Aug 22, 2010It’s rare to read a book that has the power to change the way you look at, of all things, a pigeon. I’ve seen them before. I’ve shooed them out of my path with disgust, but never really paid the blight of the sky any mind. As I turned the pages to Among Pigeons, I had to stop and ask God, am I guilty for seeing the less fortunate in the same manner? Yes, I was convicted. Thank you Dr. Lawrence for telling the story of Roman Barnes. The homeless have a name. And I have a voice. –Nakia R. Laushaul, author of The Truth As I See It: In Poetry & Prose
Jul 15, 2010Among Pigeons is a novel unlike any other I have read! It is compelling, thought provoking, emotional, intellectual and captivating. The aspect of the book that I thought was remarkable was the way it was written. The stories of the main character, Roman Barnes, the two detectives, the 12 year old Katrina victim, etc. are very colorful and concise excerpts of each person's life very descriptively explained through alternating chapters. This style, in and of itself, gives you enough explanation and enticement to want to learn everything about that character, but pauses their story and alternates to picking up the story of the other character, which, I believe, is a highly effective way of keeping the reader anticipating each new chapter to catch up on the previous character's journey through revelation and enlightment. I could talk about this book all day! I just want everyone to know how great an author Dr. Larry Wood is, he deserves all the acclaim and exposure that he has and will... More > receive now and in times to come! Thank you for such a heart-felt and passionate novel that awakens the compassionate, charitable and empathetic aspect of our lives that we habitually overlook and put on the back-burner of life and our attention. I needed to read this novel to becoming much more active in aiding those that once had all the liberties I am afforeded, but due to a series of unforseeable events and seemingly unfair circumstances have been thrust into a less comfortable and appealing life, not always of their choosing. This book is powerful!< Less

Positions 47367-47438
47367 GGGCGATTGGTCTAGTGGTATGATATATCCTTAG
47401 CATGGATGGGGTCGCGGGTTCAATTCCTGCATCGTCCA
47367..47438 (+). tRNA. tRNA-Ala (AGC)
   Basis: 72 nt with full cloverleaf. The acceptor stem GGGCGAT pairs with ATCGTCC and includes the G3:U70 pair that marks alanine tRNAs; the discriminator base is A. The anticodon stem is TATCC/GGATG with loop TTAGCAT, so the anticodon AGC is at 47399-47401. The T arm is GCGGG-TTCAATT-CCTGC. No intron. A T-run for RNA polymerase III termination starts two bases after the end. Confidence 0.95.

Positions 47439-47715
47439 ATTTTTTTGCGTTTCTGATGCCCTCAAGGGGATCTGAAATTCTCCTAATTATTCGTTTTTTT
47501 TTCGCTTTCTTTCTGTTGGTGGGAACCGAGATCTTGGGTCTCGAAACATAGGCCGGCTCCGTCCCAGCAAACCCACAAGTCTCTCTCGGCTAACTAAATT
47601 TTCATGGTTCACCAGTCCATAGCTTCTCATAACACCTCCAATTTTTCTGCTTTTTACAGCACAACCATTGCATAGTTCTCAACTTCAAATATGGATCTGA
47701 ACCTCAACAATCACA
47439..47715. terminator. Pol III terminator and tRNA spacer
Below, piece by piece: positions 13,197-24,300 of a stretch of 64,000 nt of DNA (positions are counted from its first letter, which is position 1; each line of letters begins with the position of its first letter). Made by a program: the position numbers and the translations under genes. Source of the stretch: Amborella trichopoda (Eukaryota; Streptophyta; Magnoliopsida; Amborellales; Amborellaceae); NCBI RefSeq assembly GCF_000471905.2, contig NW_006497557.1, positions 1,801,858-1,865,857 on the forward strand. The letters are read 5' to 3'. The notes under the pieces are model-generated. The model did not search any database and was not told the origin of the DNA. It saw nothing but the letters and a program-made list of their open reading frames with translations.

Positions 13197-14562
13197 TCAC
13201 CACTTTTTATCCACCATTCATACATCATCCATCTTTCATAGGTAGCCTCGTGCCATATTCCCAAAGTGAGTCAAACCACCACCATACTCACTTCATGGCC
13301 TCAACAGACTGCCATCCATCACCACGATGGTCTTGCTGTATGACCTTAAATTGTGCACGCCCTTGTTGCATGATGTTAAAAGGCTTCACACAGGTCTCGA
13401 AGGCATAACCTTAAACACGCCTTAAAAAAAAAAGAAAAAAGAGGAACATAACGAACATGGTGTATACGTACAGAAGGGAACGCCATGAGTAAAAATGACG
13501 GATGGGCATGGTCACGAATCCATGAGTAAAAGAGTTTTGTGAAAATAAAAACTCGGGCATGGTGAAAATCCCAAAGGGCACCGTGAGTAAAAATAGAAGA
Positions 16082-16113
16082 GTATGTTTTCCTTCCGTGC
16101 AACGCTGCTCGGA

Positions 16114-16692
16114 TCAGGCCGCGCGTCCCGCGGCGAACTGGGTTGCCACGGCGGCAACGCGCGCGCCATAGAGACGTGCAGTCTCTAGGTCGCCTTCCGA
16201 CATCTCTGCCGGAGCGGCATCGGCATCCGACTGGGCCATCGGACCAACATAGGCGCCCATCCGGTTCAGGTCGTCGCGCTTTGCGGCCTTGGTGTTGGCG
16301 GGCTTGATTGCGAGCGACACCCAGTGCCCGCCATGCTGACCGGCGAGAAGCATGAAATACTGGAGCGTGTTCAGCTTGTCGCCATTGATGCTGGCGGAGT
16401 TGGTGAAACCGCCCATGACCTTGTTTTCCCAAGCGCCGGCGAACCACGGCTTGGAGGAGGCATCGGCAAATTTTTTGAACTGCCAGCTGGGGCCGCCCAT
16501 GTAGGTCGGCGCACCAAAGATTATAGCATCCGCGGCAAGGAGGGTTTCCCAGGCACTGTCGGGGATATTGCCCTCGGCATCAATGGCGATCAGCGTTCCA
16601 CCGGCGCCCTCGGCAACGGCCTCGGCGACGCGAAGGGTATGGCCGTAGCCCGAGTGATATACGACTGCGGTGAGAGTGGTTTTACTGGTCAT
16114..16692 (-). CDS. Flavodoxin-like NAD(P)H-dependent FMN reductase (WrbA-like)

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- Lawrence A. Wood, MD (Standard Copyright License)
- Lawrence A. Wood, MD
- September 28, 2011
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- 803.13 KB